I have discovered many parents have a fear of the unknown. They want a child without any "special needs" They often forget that we all have special needs. Some are mental, some physical and some are a combination. When parents give birth to a child, they love that child from the moment they see it. They don't make judgements based on the child's appearance or how much it cries. As the child grows, they raise the child to their best ability.
Jacob was a child who was labeled as being at risk of having long term special needs. While the chances of him having serious long term problems were minimal, many prospective parents turned away. It was lucky for me and I believe he is happy to be my son. It is still sad that so many parents are looking for the perfect child. That child does not exist.
Jacob has proven to the doctors and to me that he does not have any of the long term problems they (not me) feared. He is physically and mentally healthy. He is also 2 1/2. He does have special needs but they just aren't labelled as that. You see, every child has abilities in some areas and is only "average" in others. He may not need special services or medications or surgery. He needs a loving family that supports him and encourages him. It is what every child needs no matter what kind of special services they require.
As a parent, it is my job to expose Jacob to as much as I can and help him find his way. He has some natural physical abilities that are not possessed by other members of our family. He was walking 4 months before most children in orphanages. He is mastering motor skills most children do not master until 3 years of age. He knows that "h" is the first letter in happy meal and points out every "h" he sees even when in the middle of another word. Yet he is "average" in his language skills. He is still struggling with learning his ABCs and counting past 2.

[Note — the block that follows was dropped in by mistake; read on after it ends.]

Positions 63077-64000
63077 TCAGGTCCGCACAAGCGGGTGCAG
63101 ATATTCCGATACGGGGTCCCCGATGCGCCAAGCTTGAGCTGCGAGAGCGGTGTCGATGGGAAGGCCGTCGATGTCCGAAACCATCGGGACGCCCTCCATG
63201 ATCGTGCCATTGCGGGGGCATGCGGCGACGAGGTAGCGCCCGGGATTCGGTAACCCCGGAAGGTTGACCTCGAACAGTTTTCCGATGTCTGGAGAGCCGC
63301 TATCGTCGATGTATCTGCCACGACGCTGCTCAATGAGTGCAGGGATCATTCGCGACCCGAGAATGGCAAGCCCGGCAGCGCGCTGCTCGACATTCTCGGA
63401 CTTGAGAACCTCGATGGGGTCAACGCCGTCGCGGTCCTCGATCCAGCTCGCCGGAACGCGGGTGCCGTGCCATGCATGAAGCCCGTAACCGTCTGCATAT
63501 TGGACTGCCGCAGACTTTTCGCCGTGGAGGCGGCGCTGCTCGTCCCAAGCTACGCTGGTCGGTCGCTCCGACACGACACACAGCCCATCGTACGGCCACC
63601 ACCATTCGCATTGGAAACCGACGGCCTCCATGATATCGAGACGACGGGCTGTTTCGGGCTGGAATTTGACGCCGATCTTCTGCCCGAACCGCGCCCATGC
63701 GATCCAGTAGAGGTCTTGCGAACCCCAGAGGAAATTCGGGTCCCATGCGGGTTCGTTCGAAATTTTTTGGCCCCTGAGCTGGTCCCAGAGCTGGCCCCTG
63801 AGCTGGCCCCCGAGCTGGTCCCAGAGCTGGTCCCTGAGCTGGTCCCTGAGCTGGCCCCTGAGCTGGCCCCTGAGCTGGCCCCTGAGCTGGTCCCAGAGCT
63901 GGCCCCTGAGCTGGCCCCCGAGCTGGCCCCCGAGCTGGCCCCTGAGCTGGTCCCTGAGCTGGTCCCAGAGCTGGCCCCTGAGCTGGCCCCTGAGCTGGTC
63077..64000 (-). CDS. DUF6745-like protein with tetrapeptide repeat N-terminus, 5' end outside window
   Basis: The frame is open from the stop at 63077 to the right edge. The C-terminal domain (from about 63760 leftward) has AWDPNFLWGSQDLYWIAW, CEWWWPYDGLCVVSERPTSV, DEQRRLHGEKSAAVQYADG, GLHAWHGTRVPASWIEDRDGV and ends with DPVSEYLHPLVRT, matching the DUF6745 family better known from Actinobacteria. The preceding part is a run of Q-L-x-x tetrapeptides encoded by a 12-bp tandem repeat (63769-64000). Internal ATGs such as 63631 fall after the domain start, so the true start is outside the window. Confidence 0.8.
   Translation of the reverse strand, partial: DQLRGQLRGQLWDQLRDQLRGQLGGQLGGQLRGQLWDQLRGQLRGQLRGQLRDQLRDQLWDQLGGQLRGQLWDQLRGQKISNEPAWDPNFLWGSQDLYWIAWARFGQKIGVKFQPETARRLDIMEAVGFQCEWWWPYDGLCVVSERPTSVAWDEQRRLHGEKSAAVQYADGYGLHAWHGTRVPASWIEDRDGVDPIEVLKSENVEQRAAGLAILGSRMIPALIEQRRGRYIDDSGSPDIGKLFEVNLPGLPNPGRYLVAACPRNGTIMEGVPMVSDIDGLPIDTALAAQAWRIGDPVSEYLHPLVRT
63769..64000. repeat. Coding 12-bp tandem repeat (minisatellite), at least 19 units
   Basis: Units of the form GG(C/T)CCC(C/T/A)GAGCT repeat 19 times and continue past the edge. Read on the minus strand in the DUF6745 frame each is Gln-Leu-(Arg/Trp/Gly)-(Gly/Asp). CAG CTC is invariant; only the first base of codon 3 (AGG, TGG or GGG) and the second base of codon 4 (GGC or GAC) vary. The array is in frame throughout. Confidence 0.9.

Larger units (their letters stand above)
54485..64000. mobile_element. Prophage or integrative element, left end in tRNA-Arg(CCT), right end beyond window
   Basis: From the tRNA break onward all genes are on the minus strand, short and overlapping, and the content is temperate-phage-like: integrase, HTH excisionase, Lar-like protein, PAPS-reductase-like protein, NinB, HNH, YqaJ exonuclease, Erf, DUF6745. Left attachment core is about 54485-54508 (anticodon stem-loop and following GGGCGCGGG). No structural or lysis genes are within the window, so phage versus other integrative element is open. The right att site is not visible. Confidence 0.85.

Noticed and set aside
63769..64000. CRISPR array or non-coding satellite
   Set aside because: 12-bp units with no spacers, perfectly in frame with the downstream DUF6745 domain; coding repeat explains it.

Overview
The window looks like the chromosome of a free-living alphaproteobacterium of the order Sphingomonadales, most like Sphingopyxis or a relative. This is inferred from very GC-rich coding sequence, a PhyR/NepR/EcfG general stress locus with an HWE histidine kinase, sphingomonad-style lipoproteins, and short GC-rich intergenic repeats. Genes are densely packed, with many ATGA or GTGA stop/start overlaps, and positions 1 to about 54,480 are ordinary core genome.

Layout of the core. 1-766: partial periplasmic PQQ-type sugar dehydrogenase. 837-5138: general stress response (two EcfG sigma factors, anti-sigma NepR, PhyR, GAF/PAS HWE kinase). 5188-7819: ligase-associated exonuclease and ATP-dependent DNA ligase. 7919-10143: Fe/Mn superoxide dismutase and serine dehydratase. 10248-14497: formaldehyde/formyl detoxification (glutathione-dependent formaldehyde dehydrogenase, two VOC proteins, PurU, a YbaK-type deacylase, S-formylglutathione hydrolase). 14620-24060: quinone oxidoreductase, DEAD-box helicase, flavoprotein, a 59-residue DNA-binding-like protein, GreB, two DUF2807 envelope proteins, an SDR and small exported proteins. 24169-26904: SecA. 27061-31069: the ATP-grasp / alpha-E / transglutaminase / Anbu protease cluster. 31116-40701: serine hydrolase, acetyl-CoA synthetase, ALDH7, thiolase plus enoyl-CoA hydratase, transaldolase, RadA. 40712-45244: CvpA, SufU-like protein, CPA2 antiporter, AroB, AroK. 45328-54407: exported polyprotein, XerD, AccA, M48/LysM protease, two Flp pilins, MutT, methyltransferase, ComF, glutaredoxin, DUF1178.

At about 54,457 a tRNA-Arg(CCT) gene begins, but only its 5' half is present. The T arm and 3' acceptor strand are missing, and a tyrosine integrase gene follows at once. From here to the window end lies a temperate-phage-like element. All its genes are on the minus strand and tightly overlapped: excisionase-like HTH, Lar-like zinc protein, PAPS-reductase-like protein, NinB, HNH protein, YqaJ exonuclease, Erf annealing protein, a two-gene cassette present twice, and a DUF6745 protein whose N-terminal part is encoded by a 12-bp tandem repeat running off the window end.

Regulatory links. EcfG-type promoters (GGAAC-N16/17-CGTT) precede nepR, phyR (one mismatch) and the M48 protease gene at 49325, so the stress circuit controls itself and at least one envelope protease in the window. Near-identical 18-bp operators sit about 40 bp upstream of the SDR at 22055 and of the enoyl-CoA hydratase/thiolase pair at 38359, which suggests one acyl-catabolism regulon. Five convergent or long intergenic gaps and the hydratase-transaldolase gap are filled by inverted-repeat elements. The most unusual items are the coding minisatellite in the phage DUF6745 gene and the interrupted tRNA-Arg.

This is where he is today. It may not be where his talents are in the future. He could grow up to be a great writer, a great artist or a star athlete. He could also grow up to be "average" working in a business, stocking shelves, serving food, or teaching children. It doesn't matter to me. I will be a successful parent as long as I have given him the tools and opportunities to become the best Jacob he can be. Special needs don't scare me. Not giving him the tools he deserves terrifies me.
The above pictures are some of the ways I try to help him learn now. Through cooking, he learns that things look different and taste different after being exposed to heat. He learnes how to pour, stir and measure. He learns that biting into a hot cookie can burn his mouth and he must wait for it to cool down. Through going outdoors in winter, he learns about snow, ice and cold weather. He learns that he is warmer when moving than when standing still. He learns that the sun can be very bright and warm or very bright and still cold. Through scarves and bandanas, he learns to dress himself and express himself through play. By banging on the drum, he learns about rhythm, vibrations and sounds.
I try to expose Jacob to many different things through play and every day life. It is my job as a parent. It is his job as a person to learn about himself and what gifts he has to offer the world. It would be the same if he had medical, emotional or psychological problems.